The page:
Generally,entering into leases or subleases do not constitute an acquisition of theunderlying assets unless the lease amounts to an installment sale of theproperty, where a lease exhausts the useful life of the property or where thelease otherwise results in the "present acquisition of the underlyingasset." (See interpretations 4, 26 and 97 of the ABA Antitrust Section,Premerger Notification Practice Manual.) Examples of a lease being viewed as a"present acquisition" of the underlying assets referenced in informalinterpretations include: an example where an unduly high rental charge iscoupled with an option under which the lessee may subsequently purchase theproperty as a nominal price. On the other hand if the lease agreement providesfor normal rental payments and/or a subsequent purchase option at fair marketvalue, the PNO has stated that the transaction is not an"acquisition" subject to HSR. It should be noted that theinterpretations indicate that the HSR analysis for entering into a sublease isnot affected by whether the sublease payments to the sublessor exceed the paymentsby the lessee/sublessor to the original lessor.

Theinterpretations indicate that to distinguish between a "purchase styled asa lease" and a "routine leasing transaction" the PNO looks tosee whether the lease amounts to a present transfer of beneficial ownership.The PNO considers such factors as: the duration of the lease (e.g. whether theduration of lease encompasses the useful life of the asset); how the parties tothe lease allocate the risk of loss or damage to the underlying property duringthe lease term; whether the lessee has a right to transfer its interest withoutthe consent of the lessor; whether the lease is or will be shown as an asset onthe financial books of either party; and how the lease is treated for taxpurposes.

Noneof the leases or subleases involved in the proposed lease transactionsdescribed above constitutes the present transfer of the underlying assets.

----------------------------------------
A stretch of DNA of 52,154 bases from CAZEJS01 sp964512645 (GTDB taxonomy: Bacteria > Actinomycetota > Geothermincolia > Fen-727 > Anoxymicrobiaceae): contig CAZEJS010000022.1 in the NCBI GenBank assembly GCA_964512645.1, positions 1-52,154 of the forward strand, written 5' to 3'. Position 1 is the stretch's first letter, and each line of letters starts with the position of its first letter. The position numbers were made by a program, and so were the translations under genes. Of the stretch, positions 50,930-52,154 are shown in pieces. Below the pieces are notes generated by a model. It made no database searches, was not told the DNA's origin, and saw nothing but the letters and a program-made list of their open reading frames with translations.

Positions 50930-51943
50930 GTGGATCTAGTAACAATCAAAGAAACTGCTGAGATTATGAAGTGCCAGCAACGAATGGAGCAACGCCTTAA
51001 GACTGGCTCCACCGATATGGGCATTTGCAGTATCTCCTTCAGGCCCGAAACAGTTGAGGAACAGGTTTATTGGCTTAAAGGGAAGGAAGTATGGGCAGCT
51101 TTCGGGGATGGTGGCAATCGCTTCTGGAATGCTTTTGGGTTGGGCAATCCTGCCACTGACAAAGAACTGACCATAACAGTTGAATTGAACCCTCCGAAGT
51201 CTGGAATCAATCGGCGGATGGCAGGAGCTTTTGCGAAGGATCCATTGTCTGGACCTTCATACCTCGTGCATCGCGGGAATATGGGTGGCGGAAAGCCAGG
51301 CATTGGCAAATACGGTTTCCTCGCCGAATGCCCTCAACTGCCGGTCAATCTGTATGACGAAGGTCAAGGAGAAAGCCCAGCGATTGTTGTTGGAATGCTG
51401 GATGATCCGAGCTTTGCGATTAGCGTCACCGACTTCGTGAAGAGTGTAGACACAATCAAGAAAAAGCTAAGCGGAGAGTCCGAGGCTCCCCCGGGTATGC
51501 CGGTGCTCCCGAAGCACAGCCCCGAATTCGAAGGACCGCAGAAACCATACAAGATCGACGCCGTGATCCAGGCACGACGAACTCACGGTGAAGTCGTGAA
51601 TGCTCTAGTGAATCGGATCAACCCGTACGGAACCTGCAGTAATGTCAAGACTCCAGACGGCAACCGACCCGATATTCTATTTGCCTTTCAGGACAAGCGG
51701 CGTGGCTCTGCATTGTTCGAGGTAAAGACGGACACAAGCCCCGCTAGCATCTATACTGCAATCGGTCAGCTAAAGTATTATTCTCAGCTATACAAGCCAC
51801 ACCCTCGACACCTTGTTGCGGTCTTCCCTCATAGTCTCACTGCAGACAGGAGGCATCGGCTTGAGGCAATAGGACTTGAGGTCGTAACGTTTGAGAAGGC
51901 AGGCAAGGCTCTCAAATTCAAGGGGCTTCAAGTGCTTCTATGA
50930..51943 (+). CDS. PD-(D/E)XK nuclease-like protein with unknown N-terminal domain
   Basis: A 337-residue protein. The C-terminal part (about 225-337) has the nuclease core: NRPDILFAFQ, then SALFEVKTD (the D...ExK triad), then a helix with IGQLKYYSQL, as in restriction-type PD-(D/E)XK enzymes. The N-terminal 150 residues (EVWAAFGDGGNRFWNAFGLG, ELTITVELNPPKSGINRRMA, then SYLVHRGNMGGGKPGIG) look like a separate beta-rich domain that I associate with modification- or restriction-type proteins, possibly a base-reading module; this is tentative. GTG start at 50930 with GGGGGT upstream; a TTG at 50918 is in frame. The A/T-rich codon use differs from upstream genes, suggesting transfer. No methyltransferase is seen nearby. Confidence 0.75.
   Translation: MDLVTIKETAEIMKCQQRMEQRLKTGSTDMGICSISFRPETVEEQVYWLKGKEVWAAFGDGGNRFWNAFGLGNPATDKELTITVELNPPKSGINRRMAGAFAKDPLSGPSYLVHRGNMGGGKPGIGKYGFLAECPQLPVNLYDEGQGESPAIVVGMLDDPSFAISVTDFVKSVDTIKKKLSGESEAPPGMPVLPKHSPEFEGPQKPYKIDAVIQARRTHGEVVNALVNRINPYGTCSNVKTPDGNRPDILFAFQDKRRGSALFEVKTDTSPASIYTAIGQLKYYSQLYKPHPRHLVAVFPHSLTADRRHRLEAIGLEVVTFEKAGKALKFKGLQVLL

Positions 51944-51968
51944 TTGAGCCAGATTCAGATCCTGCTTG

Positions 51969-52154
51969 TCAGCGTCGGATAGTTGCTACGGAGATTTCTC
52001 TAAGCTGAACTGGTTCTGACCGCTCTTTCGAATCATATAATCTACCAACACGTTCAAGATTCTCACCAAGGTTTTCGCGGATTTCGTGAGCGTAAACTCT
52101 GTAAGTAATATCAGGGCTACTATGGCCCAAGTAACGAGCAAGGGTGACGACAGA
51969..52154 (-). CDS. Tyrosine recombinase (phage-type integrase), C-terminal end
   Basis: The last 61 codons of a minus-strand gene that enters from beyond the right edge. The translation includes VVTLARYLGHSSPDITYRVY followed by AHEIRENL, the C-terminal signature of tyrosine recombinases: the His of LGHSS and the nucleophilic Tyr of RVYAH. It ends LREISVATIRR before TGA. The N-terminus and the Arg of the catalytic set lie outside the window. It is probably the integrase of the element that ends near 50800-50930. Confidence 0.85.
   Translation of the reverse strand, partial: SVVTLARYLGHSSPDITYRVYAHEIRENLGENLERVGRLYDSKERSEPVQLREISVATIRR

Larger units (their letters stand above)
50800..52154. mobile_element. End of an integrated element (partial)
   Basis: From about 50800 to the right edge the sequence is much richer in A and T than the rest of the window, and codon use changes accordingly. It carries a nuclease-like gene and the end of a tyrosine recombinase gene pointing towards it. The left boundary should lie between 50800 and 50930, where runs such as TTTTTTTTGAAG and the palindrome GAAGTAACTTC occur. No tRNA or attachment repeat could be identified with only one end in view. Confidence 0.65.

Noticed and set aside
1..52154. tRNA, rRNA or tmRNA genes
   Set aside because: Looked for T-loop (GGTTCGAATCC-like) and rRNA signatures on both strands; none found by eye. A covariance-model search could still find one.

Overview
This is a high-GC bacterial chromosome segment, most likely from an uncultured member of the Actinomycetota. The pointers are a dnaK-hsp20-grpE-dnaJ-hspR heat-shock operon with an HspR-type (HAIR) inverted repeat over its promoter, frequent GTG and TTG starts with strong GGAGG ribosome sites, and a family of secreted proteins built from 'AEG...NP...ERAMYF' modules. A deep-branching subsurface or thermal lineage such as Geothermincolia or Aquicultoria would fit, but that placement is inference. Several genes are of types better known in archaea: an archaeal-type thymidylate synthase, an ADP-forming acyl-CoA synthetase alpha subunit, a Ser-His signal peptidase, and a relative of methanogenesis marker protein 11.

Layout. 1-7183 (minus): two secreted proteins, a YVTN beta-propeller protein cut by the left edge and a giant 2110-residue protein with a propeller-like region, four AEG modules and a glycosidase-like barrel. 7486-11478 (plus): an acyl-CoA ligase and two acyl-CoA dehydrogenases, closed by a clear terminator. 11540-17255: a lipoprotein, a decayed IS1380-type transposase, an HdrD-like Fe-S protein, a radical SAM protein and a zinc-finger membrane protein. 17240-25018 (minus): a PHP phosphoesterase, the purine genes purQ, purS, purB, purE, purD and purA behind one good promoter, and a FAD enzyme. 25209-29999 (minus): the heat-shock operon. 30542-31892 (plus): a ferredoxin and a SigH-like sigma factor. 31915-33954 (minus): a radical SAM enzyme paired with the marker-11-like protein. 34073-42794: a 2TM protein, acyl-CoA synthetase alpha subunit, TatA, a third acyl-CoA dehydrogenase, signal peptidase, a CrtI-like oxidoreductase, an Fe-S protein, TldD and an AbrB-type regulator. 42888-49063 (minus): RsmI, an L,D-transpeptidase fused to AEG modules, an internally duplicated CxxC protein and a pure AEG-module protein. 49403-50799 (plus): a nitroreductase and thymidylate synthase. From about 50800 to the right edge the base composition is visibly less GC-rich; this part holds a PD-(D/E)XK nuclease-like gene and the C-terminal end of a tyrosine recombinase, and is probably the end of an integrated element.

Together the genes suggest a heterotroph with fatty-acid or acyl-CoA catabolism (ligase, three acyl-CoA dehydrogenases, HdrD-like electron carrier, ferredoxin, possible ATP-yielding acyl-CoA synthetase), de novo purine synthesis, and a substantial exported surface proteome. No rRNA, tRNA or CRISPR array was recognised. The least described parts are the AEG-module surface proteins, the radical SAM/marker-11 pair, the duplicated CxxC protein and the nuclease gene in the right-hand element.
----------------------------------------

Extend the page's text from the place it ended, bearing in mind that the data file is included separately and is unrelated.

Asto the Company B -Sub-A subleases:Sub-A, with the knowledge and approval of the Manufacturer (for 78 of theaircraft) and the various Lessors for the Financing Company Aircraft (for theremaining 10 aircraft), is subleasing the 88 aircraft to Company B for theremaining time it has under its original leases. Its original leases and thenew subleases are standard commercial leases within the airline industry. Theduration of the leases and proposed subleases are far shorter than the usefullife of the aircraft. The sub-lessee (Company B) either has no right to theaircraft after the end of the sublease (in the case of the ManufacturerAircraft), or can only acquire the aircraft for a payment of fair market value(in the case of the Financing Company Aircraft). The subleases are intended tobe treated as leases for tax purposes, and the sub-lessee may not transfer orsublease the aircraft for the duration of the sublease unless it meets certainrequirements set forth in the lease or secures Sub-A's consent. All of thesefactors are characteristic of "routine leasing transactions," not"purchases styled as leases."

Asto the Company B -Manufacturer leases:These leases, which are effective for the 78 Manufacturer Aircraft once theCompany B -Sub-A subleases expire, are also standard leases within theindustry. The duration does not exhaust the remaining useful life of theaircraft, Company B must pay fair market value to the Manufacturer to acquirethe aircraft at the end of the lease, and the lease payments are set at normalmarket rates. Again, these facts are characteristic of "routine leasingtransactions."

Forthe above reasons, we believe that none of these lease transactions trigger HSRfiling requirements. Please let us know if you agree with our conclusions.

About Informal Interpretations

Informal interpretations provide guidance from previous staff interpretations on the applicability of the HSR rules to specific fact situations. You should not rely on them as a substitute for reading the Act and the Rules themselves. These materials do not, and are not intended to, constitute legal advice.